My home town and I have a love/hate relationship with one another. I grew up in Birken, which is half an hour outside of Pemberton, which is half an hour outside of Whistler. Most people give me a blank stare when I mention Pemberton, so I usually just say ‘near Whistler.. you know, where the huge ski resort is..’ and usually receive a much better response. Throughout this post, I’ll just be referring to Pemberton rather than Birken. For one, Pemberton has a better ring to it. For two, Pemberton is where I went to school, and at least it’s on the map.
I loved growing up in Pemberton for many reasons. My parents moved there from Surrey when I was 7 to get out of the city, to somewhere where they could raise me without having to worry about me joining a Surrey Bitch gang when I turned 14. Pemberton was where I first learned how to throw a good punch. I can tell stories about how we had to walk 4 kilometres to get anywhere, played in the neighbours yards where we would find caves, snakes and the occasional bat. We spent our summers at Gates Lake. Summers where I would fall asleep on the porch with no sunscreen on, waking up to 2nd degree burns and a parent screaming ‘Awmb! What are you doinnng???!’.
I also remember the 45 minute bus ride to school every day. Until I bought a car when I was 16. There were 300 people in our school, and half of them were related (no incest jokes please). As well, there were 39 in my grad class, including me, and everyone pretty much got along, with the occasional fight. And who can forget the rivalries between the rich Whistler bitches and Pemberton hick kids?
And the views are INCREDIBLE.
Some of the reasons why I hate Pemberton:
The only reason anyone knows where it is is because of the Pemberton Music Festival that happened this year. Basically, 60,000 city folk invaded my town, complained about having to walk everywhere, paid $7 a beer once they were in the gates, listened to some [I must admit] incredible bands (See also: Tom Petty, Jay-Z, The Flaming Lips, Death Cab for Cutie, DJ Shadow, Sam Roberts… I could go on), and left the biggest mess ever.
In Pemberton, everyone knows your name and your story. I remember one day when I picked up smoking in grade 9. I was afraid of anyone ratting me out to my parents, so we always went behind the school, on the road that wasn’t very busy. Obviously, my parents reemed me out about a week later, and I denied everything. I didn’t smoke any more after that, for fear of losing my pride when my parents would find out that I was lying.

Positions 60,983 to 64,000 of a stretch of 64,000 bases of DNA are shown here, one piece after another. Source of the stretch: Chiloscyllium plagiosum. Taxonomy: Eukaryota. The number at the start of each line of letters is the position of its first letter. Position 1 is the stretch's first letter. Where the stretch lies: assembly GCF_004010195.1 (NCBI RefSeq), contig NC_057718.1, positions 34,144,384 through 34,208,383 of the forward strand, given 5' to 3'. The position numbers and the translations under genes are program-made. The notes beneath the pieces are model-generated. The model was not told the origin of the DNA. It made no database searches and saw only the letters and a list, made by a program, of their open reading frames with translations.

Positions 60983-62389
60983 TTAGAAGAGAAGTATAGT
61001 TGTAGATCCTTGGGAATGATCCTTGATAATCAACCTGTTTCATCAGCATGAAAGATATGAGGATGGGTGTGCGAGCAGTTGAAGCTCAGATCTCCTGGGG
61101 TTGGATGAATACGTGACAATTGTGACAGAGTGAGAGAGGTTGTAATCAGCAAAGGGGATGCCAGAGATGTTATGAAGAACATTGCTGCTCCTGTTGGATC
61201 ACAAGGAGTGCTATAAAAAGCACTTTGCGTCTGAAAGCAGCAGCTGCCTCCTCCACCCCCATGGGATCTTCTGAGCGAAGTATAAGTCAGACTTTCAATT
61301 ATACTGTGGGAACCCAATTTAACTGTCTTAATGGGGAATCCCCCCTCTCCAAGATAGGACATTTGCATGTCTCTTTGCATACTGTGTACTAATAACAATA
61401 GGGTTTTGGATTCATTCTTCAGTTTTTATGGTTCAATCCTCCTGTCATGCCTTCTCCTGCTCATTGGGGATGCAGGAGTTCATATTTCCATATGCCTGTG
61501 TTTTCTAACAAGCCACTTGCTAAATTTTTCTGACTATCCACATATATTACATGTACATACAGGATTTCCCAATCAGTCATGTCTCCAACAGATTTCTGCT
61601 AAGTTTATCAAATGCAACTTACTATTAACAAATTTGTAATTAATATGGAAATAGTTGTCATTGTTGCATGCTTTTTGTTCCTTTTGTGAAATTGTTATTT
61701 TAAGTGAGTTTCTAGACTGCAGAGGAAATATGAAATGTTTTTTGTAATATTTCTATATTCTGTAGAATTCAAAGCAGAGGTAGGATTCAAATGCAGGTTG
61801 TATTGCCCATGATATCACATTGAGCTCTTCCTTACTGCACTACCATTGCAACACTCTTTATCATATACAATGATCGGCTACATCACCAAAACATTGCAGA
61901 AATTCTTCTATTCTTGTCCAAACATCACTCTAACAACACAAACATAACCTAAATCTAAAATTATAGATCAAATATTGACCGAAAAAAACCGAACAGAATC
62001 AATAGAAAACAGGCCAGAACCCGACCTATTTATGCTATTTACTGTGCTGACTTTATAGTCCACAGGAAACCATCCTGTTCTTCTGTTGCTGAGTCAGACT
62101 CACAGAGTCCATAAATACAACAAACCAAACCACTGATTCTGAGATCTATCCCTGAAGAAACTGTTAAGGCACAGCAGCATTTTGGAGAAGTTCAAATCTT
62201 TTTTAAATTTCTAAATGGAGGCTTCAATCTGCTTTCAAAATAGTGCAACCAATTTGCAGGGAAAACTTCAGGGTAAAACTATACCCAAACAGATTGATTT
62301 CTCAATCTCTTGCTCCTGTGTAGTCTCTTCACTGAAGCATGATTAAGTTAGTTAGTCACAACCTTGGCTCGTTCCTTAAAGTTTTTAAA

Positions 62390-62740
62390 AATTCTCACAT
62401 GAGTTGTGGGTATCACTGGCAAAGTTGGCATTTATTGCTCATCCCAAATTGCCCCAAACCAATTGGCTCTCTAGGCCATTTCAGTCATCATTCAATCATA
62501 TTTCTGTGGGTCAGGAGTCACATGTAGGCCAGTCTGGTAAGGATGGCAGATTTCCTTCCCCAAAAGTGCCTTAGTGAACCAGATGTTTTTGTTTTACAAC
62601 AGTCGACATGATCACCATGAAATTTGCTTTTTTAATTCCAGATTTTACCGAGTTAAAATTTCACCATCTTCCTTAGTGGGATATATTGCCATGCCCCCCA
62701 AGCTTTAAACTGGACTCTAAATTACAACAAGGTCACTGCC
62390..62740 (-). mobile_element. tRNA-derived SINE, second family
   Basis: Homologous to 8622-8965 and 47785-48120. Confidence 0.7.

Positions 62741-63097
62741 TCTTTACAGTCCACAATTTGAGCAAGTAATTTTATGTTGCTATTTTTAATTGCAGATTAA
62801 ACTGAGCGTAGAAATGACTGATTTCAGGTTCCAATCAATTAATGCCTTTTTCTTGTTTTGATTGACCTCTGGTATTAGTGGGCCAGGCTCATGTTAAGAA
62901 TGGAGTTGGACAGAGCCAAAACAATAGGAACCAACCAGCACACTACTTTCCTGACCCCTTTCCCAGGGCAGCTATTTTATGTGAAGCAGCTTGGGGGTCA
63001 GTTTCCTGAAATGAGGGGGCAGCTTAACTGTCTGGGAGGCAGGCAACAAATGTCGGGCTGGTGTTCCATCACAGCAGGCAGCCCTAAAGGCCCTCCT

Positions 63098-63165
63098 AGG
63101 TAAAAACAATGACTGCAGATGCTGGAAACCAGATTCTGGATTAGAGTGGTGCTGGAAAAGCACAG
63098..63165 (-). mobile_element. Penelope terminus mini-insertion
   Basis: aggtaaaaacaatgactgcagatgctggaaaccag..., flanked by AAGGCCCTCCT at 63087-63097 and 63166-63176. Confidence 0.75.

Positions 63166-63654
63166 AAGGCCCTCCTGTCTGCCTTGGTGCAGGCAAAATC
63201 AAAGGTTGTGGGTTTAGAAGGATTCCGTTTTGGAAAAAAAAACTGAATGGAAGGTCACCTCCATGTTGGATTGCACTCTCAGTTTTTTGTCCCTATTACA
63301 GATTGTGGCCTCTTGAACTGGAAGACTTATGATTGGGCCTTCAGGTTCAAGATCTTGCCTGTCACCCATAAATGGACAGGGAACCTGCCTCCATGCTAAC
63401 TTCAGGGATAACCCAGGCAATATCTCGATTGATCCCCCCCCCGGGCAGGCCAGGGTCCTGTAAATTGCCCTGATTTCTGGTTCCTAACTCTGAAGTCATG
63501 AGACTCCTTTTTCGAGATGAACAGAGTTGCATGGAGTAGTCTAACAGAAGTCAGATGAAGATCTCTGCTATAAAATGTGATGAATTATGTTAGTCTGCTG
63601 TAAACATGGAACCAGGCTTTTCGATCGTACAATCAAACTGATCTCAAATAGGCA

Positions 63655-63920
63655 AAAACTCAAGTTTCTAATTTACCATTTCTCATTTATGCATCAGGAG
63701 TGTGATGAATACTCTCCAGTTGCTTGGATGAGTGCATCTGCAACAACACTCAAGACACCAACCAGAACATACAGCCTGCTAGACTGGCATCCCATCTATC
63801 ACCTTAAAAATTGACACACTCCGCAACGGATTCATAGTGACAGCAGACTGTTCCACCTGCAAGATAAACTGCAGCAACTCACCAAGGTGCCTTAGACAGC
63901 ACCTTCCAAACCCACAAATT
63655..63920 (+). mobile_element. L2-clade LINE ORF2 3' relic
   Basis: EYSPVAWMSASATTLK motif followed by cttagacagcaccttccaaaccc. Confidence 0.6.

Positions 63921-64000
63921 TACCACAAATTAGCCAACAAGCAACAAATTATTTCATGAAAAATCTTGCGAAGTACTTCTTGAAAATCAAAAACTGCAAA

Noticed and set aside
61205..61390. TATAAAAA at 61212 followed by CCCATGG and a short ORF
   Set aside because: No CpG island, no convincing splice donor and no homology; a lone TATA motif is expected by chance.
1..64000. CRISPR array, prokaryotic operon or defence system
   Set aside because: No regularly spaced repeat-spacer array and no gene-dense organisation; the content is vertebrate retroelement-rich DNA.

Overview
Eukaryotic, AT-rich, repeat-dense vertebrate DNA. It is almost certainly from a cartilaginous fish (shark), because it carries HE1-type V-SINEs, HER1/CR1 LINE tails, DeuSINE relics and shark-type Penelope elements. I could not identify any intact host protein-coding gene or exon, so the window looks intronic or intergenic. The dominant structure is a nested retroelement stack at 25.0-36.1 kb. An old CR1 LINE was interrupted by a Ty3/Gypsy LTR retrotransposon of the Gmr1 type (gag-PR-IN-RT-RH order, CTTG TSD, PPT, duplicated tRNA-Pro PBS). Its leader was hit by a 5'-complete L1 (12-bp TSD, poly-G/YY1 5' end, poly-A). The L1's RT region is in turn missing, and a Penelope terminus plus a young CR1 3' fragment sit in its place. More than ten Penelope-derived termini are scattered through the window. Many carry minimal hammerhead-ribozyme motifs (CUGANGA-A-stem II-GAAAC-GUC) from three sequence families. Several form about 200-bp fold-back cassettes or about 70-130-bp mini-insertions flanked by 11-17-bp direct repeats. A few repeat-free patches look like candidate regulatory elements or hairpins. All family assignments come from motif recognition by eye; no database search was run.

There’s nothing for a young person to do there but start drinking when you’re 13. And there’s especially nothing to do when you live half an hour out of town. Whenever you wanted to go to a friend’s house on the weekend, you had to ask your parents for a ride into town. The only thing was, your parents work on the weekends, and the only ride you will receive is at 7:30am. You have to call your friend and ask them to leave the door open, and when you get there, you crawl into bed for another 3 hours until you actually do anything.
I basically lived under a rock and missed out on 1990’s pop culture because where of we lived. We weren’t within range of cable (and still aren’t) and we didn’t get Satellite television until I was about 16. When my parents actually decided to jump on the technology bandwagon they also bought a computer and had dial-up until about a year ago.
Pemberton is so close to Whistler, that it is pretty much overshadowed. However, the 2010 Winter Olympic Games have shaped the town in the last 5 years. Every time I go back there, there are at least 2 new buildings.
My final reason for disliking Pemberton is that there are less people I know every time I visit. There’s definitely no future for young people, so they all up and leave, going to nearby cities. So even though everyone in Pemberton knows each other, everyone from Pemberton don’t know shit. Which is really sad. Because I like being recognized when I go back.